Innovative Kiwis Part 3: Stephan Micallef

By Ginny Fisher

This week Viva profiles three entrepreneurial Kiwis who call California home. We'll share one of their inspiring stories with you each morning.

Stephan Micallef.
Stephan Micallef.

STEPHAN MICALLEF

At Francis Ford Coppola Winery, no one gets to sit in the chair from The Godfather, not even staff, says Kiwi Stephan Micallef.

Memorabilia from Coppola's other big movies - Apocalypse Now, Dracula, and his daughter Sofia Coppola's Marie Antoinette - take up two floors of this Napa Valley winery, almost overshadowing the story of his wines.

Micallef, 46, has worked for the famed director for the past five years as vice-president of operations and he's giving me a tour of this huge, meandering property, which feels more like a Hollywood movie park than a vineyard. An expansive swimming pool is surrounded by rows of blue-covered deckchairs and the long row of private cabanas and several bocce courts give the place an Italian feel. Guests can rent the cabanas online and they book out months in advance, says Micallef. There are chess tables, an outdoor stage for visiting musicians and two restaurants - a casual outdoor cafe and an Argentinian grill that has flower-filled terraces overlooking the vineyards.

"Francis' idea was to create an environment where you can enjoy all the good things in life," says Micallef, who admits he doesn't get much time here out front with guests. He's out back, making sure the vineyard's bottling and processing arms are running smoothly.

Micallef got his start in the wine business at Montana Wines (now Pernod Ricard) in Auckland but, after 10 years in New Zealand, he and wife, Georgie, a New Yorker he met at a summer camp in the States, decided it was time to give their kids, Jessica and Josh, then 10 and 12, a taste of America.

It was a bold leap, moving to California without a job or friends while his wife and kids headed to New York, but he was determined to find a position in Napa Valley.

"I arrived in California with two suitcases and one contact from Allied Domecq [which had bought Montana]."

His contact kindly took him in for six weeks and although he didn't get a job in Napa Valley, he landed one in nearby Central Valley. A year later he got a call from Beam Estates in Napa and took up a role in operations there.

It wasn't long before fellow Kiwi Austin Sharp, then CFO at Francis Ford Coppola, called on Micallef. They needed someone with an engineering background who had the ability to manage a huge expansion at Francis Ford Coppola.

"I liked the fact there was a different flavour to what they were doing."

So what's it like working for one if the greatest directors of all time? "Francis knows what he wants. He comes up with so many creative ideas. Sometimes my engineering brain is thinking: 'Why are we doing this?' Like the pool, for example. But it turns out it's been a huge drawcard."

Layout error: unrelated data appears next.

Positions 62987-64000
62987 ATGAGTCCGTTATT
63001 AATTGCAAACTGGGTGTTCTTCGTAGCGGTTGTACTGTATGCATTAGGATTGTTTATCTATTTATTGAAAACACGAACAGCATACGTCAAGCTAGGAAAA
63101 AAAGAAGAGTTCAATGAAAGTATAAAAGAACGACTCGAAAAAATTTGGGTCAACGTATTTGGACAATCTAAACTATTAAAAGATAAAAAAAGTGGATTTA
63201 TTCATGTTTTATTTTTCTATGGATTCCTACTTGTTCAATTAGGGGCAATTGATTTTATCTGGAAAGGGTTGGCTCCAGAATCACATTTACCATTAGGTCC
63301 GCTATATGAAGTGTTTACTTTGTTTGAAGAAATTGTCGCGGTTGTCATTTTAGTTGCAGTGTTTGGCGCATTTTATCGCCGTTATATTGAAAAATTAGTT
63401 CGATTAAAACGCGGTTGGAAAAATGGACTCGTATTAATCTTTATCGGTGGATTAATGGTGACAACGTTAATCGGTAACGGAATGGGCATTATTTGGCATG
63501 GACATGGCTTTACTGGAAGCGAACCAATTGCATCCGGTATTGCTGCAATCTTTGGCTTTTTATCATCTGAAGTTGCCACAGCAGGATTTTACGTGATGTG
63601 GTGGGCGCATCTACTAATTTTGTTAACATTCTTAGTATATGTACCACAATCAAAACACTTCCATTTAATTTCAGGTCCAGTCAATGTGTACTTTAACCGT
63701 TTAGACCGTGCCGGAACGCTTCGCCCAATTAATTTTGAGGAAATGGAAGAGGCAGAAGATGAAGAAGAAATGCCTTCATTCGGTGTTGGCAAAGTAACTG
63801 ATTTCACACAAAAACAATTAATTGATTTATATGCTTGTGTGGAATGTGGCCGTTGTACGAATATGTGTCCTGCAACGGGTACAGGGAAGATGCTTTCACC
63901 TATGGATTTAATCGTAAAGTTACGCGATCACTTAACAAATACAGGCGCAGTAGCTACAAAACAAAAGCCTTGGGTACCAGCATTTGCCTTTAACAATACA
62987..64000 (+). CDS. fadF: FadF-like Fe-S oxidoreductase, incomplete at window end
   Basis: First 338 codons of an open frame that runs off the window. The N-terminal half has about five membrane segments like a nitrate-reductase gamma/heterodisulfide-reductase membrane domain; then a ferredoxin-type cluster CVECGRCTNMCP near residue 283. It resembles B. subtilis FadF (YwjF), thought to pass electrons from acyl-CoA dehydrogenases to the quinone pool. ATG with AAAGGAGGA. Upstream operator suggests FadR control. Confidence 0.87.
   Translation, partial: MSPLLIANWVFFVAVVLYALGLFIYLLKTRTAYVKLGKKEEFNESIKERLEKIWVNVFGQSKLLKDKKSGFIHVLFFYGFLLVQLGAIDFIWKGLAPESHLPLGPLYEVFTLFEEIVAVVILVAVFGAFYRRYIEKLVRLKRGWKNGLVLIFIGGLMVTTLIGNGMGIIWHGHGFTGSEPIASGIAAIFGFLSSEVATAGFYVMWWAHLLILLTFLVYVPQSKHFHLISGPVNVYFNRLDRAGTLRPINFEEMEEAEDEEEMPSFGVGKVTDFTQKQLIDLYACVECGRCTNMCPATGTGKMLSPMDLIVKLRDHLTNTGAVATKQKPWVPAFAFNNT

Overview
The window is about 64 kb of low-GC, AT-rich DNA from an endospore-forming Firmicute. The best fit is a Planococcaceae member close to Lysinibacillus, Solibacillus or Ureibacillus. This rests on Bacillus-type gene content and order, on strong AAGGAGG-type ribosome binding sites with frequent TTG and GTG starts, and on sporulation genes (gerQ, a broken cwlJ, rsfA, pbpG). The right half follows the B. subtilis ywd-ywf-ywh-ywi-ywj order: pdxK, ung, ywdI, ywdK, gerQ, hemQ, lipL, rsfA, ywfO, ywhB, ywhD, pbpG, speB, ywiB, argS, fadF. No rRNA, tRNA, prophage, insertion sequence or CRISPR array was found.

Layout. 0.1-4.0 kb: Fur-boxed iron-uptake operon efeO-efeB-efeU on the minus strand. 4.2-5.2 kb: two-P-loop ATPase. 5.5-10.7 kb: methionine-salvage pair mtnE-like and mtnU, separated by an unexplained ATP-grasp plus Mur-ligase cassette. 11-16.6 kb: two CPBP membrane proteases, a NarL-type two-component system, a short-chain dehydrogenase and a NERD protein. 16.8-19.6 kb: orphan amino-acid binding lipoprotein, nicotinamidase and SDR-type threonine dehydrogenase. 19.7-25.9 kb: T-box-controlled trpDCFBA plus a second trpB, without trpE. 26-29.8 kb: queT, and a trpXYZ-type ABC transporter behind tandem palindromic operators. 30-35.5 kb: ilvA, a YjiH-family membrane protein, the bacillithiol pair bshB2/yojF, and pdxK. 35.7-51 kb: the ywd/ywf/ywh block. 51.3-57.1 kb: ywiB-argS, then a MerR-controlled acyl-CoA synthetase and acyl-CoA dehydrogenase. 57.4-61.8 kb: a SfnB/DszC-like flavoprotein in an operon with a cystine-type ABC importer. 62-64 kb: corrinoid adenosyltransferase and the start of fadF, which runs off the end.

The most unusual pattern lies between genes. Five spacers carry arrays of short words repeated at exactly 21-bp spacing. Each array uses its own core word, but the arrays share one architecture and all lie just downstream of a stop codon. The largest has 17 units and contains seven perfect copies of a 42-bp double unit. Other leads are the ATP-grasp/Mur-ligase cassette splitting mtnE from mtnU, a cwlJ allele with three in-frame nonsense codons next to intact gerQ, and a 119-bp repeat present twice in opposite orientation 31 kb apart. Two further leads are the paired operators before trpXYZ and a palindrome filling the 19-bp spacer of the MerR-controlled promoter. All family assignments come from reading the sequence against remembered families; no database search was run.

Today, with temperatures in the 30s, guests are waiting patiently for the gates to open at 11am so they can dive into the water.

Creative details drive Coppola, says Micallef, who had to outsource a machine from France, the only one of its kind, to decorate his bottles with a wire mesh. "Francis thought it would make them stand out in the shelf."

Coppola is intimately involved in the packaging and design of every bottle. And many of the wines are named with movie-related themes, such Director's Cut, Cinema and Sofia.

There are displays of props and memorabilia from Coppola's movies among wine racks - and his five Oscars stand gleaming behind glass cases.

Replica ships from the movie Marie Antoinette are displayed in the upstairs tasting room and downstairs a red Tucker car, from the movie Tucker: The Man and His Dream, revolves on a platform.

"There's only 49 or so of these cars left in the world and Coppola owns two of them; they are probably worth US$2 million to $3 million each."

Although the winery has a Hollywood feel, winemaking runs in Coppola's blood; his Italian parents made wine in the basement of his Detroit home, Micallef explains, and many visits to Italy cemented a love of winemaking.

Coppola's latest project, which Micallef will turn into reality, is developing the now-vacant third wing of the winery into an event space.

Although Micallef misses family and New Zealand's wonderful beaches, he has no plans to return soon. "There are so many opportunities to succeed here, so many choices." With a wave, he jumps into his convertible and drives off into the hot Californian sun.


Stephan Micallef's Wine-country Tips

• Drink ... Coppola's Cinema, a cabernet-zinfandel blend. It has great characters of a red with a spicy zin mix. I have it with fire-roasted rack of lamb marinated in pomegranate and onion.

• The Director's Cut chardonnay - it's delicious. Not as oaky as the big Californian chardonnays, it has citrus characters with light oak. I like to pair it with the linguine alle vongole.

• Bike ... through the rolling hills of the Napa Valley.

• Wander ... the beaches at nearby Bodega Bay. It's a beautiful coast, shame that the water is so cold!

• Raft ... the Russian River.

• Eat ... at Scopa in Healdsburg: lovely Italian food(the calamari is the best); Dry Creek Kitchen: a Charlie Palmer restaurant in Dry Creek, great food although a little pricey; Willi's Seafood, Healdsburg: seafood served up in small tasting plates.

Check out Innovative Kiwis Part 1: Victoria Ransom and Part 2: Anna Weinberg


- VIVA

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